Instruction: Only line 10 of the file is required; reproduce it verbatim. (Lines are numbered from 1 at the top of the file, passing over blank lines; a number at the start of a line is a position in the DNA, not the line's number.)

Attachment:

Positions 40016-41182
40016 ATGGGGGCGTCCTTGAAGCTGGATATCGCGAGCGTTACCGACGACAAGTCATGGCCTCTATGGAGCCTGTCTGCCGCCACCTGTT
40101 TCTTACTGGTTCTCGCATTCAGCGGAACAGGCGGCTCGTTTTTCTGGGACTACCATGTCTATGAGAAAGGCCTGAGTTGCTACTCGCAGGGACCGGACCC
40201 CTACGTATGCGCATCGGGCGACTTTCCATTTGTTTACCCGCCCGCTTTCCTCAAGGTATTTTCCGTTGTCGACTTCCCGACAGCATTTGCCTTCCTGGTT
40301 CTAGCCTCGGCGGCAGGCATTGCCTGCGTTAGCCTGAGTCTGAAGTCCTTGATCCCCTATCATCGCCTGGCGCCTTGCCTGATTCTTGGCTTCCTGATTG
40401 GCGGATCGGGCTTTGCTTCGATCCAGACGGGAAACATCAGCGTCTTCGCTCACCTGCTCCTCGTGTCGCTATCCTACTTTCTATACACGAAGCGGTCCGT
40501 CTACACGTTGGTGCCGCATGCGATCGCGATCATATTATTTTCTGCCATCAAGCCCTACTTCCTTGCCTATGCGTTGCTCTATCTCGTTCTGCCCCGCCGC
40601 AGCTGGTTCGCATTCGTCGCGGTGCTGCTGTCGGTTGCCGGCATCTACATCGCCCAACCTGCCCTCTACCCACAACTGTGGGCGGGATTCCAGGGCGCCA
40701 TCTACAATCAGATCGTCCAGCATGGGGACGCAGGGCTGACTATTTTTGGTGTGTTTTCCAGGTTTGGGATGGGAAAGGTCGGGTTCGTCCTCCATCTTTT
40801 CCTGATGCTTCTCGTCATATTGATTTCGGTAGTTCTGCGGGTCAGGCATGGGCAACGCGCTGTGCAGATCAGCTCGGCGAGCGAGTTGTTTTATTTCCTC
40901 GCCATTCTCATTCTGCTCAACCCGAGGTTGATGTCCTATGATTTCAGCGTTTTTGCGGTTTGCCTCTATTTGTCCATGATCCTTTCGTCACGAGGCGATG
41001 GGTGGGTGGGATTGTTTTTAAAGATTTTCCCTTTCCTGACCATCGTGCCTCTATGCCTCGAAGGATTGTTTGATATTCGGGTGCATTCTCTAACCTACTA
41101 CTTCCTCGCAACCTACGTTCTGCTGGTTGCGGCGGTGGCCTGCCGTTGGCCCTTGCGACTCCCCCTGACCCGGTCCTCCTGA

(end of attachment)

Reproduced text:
40801 CCTGATGCTTCTCGTCATATTGATTTCGGTAGTTCTGCGGGTCAGGCATGGGCAACGCGCTGTGCAGATCAGCTCGGCGAGCGAGTTGTTTTATTTCCTC